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The NSPA Blog

Experiences in the Age of Dementia

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Posted on February 5th, 2020 by Bettina Carlson, under Alzheimer's and Dementia, Caregiver, Caregiving, Inspiring Stories, Patient Advocacy, Take Charge

I just came across this quote from The Purple Sherpa (https://www.thepurplesherpa.org), and immediately thought of how true this is in my own relationship with my father:

When you think about whether to visit someone who’s living with dementia, whether to throw the party, whether to take on temporary stress for a larger goal, think about this:

As dementia progresses, our loved ones may not be creating memories anymore, but they are experiencing moments. 

The Big Decision

Just recently for Christmas, my family flew across the ocean to spend the holidays with my sister and her family and my father. We arrived late in the afternoon on Christmas Eve and still made it in time for this big Christmas event in the German tradition. While here in the United States, Christmas Day is the big day; in Germany, Christmas Eve is the big evening when the family gets together, enjoys a nice meal and unwraps gifts. But my father wasn’t there. It was a decision we had made. Not an easy one, but in consideration of all the moving parts, the wisest decision we could think of. 

We weren’t sure if our plane would arrive on time. My sister had to drive about 2 hours round trip to pick us up from the airport. Dinner would be later than my father’s usual dinner time, and hence the gift exchange would be even later. We needed to pre-order a transportation service to drive my father in his wheelchair to my sister’s house and pick him up again, so we couldn’t be spontaneous. My father has a regular routine and this late outing would have significantly interfered with his routine and not in a good way; he would have been confused and tired, possibly irritated. Not the experience of Christmas we were intending for him and us to enjoy. So we accepted the reality of the situation and set up a successful Christmas experience for him and us on the following day. My father did not know the difference. But by the look on his face, and his demeanor it was safe to conclude he knew, he was loved and part of the family; and he was experiencing many happy moments on Christmas Day.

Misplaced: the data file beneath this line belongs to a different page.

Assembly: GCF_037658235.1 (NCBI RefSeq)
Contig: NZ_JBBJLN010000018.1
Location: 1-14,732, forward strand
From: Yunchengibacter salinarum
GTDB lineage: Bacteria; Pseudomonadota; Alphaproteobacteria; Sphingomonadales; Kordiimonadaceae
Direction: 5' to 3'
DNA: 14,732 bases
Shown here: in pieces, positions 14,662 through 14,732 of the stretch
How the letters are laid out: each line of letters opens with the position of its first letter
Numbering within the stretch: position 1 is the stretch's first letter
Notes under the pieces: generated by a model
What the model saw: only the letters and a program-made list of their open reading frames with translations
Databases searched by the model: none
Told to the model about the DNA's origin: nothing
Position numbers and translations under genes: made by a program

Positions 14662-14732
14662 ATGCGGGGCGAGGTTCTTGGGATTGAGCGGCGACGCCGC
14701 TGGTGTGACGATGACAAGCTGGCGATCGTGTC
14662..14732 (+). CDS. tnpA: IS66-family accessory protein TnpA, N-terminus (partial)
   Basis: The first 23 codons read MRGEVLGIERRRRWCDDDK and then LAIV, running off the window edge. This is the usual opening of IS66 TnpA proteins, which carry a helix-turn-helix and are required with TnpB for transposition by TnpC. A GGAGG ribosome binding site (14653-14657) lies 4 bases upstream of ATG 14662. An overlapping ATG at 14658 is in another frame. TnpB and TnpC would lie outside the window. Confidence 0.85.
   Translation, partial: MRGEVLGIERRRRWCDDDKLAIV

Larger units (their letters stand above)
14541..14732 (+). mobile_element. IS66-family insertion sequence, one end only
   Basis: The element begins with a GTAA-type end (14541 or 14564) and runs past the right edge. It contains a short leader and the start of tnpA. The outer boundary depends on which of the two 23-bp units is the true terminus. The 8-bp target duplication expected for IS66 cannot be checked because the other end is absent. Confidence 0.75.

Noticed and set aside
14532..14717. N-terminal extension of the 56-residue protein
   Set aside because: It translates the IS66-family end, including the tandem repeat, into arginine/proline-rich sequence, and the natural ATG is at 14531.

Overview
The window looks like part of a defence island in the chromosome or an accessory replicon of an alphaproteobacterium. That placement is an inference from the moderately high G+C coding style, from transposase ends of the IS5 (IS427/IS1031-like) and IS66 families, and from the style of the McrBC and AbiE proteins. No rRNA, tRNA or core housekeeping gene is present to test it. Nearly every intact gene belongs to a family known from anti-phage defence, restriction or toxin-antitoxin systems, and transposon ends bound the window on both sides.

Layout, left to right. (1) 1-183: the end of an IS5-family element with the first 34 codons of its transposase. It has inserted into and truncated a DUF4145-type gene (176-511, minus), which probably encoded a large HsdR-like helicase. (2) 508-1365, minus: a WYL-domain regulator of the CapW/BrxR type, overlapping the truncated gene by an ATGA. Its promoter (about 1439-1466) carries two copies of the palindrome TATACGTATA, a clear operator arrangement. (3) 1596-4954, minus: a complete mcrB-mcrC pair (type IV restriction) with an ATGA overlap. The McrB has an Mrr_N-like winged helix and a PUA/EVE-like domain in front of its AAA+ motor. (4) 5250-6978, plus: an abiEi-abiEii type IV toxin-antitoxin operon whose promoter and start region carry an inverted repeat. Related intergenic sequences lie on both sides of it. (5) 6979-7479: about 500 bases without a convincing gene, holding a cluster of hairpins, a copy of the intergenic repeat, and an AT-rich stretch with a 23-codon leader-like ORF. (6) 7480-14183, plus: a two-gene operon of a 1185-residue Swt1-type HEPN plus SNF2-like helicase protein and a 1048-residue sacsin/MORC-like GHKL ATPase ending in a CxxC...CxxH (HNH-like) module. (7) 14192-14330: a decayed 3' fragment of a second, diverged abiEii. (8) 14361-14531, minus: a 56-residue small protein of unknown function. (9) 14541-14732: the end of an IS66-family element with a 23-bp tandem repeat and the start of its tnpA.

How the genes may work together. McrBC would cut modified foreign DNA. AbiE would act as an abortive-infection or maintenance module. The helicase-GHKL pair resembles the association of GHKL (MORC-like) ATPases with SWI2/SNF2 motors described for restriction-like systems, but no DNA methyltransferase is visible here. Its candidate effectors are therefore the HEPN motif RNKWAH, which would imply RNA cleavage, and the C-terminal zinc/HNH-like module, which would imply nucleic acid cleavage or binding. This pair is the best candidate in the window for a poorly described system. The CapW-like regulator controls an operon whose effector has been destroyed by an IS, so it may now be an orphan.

Experiencing Moments

I have learned to live in the moment with my father, who lives with dementia. His dementia crept in slowly at first, but after a fall and a hip replacement about 15 months ago, his cognitive ability took a big tumble down, and he hasn’t recovered. While initially, I kept my fingers crossed for a recovery, another health event a few months ago added to his cognitive and physical decline. No recovery has happened and I have accepted the realization that I have to make peace with what the situation is today, at any given day, now! “Now” is the new time! It is quite painful for me to witness the disappearance of the person my father once was; the person I had gotten to know over my life. Yet today, in the now, the moments when we connect over joint immediate experiences, those moments and experiences I embrace and engage in with him with all my being. They nourish my soul, and I believe my father’s too.